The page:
October is Breast Cancer Awareness Month, which is an annual campaign run by a collection of organizations, such as the American Cancer Society (ACS), the National Cancer Institute (NCI), and Susan G. Komen for the Cure. A mammography is an examination of the human breast used to diagnose cancer. Having a regularly scheduled mammography is the best way to protect yourself against breast cancer; regular mammography appointments give your doctors the opportunity to catch any abnormalities as early as possible. As of 2013, The ACS estimates that there will be about 232,340 new cases of invasive breast cancer diagnosed in women, and about 39,620 women will die from breast cancer. Breast cancer is the second leading cause of death in women, only surpassed by lung cancer. It’s estimated that about 1 in 36 women will die of breast cancer.
Cancer is something that everyone wishes they could avoid, but unfortunately something that many of us have experience with, either ourselves directly or through someone we love. Being diagnosed with cancer is incredibly overwhelming, and there are so many things to consider through the process that the cost of treatment is likely the farthest thing from anyone’s thoughts. However, it’s important to be informed about what your coverage includes and doesn’t include so that you know the best way to move forward with your treatment post-diagnosis.
Reading your insurance plan is the first step in understanding your coverage. Remember that no insurance plan will cover all of the costs of cancer treatment, but the amount of coverage varies by provider and plan. Most hospitals and treatment centers have financial counselors who can provide you with assistance with your insurance paperwork and estimating your treatment costs. Although they may not be able to help with your insurance plan specifically, their experience with patients like you will be reassuring while you go through this difficult process. In addition to the literature provided by your insurance company, this list of questions can aide you in discussing your options with both your provider and your doctor:
- How does my coverage differ between receiving treatment from doctors who are considered “in-network” versus those that are “out-of-network”?
- Which costs are covered specifically by my plan, including doctor’s visits, blood tests, exams (radiography, mammography, etc.), surgical procedures, chemotherapy treatments, etc., and will I be responsible for any co-payments or deductibles?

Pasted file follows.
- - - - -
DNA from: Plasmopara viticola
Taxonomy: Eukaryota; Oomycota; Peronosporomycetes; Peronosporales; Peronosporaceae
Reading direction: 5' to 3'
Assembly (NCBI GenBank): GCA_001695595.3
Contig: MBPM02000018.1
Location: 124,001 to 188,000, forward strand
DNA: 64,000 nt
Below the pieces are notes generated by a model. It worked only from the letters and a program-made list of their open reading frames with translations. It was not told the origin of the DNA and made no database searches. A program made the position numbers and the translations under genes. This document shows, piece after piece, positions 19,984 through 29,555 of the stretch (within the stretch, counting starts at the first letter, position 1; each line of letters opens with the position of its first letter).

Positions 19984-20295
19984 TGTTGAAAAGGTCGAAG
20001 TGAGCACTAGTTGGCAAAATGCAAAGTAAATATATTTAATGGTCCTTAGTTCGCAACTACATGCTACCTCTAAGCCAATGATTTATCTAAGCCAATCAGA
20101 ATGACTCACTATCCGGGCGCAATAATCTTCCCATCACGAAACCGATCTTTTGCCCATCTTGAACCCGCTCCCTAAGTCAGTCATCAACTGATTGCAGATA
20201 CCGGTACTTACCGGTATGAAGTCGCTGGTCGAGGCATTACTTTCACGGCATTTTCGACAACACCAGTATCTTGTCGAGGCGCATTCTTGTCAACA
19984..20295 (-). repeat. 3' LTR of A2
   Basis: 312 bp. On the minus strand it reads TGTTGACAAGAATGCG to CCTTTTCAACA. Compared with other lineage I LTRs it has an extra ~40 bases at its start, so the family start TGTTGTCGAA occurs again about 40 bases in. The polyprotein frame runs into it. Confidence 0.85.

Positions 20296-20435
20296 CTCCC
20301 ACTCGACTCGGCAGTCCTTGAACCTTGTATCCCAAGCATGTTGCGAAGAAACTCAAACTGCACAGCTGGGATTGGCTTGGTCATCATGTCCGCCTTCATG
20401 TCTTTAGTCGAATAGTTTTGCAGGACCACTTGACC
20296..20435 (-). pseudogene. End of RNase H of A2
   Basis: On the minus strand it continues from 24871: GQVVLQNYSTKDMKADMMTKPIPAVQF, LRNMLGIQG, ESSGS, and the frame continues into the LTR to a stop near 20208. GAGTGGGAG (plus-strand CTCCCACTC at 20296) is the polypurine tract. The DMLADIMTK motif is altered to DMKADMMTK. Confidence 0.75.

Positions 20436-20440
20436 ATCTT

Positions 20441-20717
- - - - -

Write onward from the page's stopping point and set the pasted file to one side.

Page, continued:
- Will I be expected to pay for my treatments and then receive reimbursement, or will my bills be paid by the insurance provider directly? What is the full process for treatment payment?
- Is there a cap for my prescription drug coverage? Considering the prescriptions I’m already on, is it likely that I will reach that cap, and what happens when I do? What will my co-payment be for prescription medication?
- Which costs are covered/not covered when I need to spend the night at the hospital for treatment?
- After my diagnosis, does my insurance plan cover getting a second/third opinion? If so, are second/third opinions by specialists outside of my insurance network covered? How do I make arrangements to get a second opinion?
- Are alternative therapies such as acupuncture covered by my insurance plan?
- Which costs are covered by my insurance plan if I join a clinical drug trial?
Early detection has been proven to be highly effective in saving lives that are at risk from breast cancer. According to the NCI, when breast cancer is detected early, in the localized stage, the 5-year survival rate is 98%.” You and your loved ones should consider creating your own early detection plan and a regular mammography schedule this October to keep yourselves as healthy and informed as possible! If you’re interested in joining a breast cancer awareness fundraiser, there are many that are looking for participants here!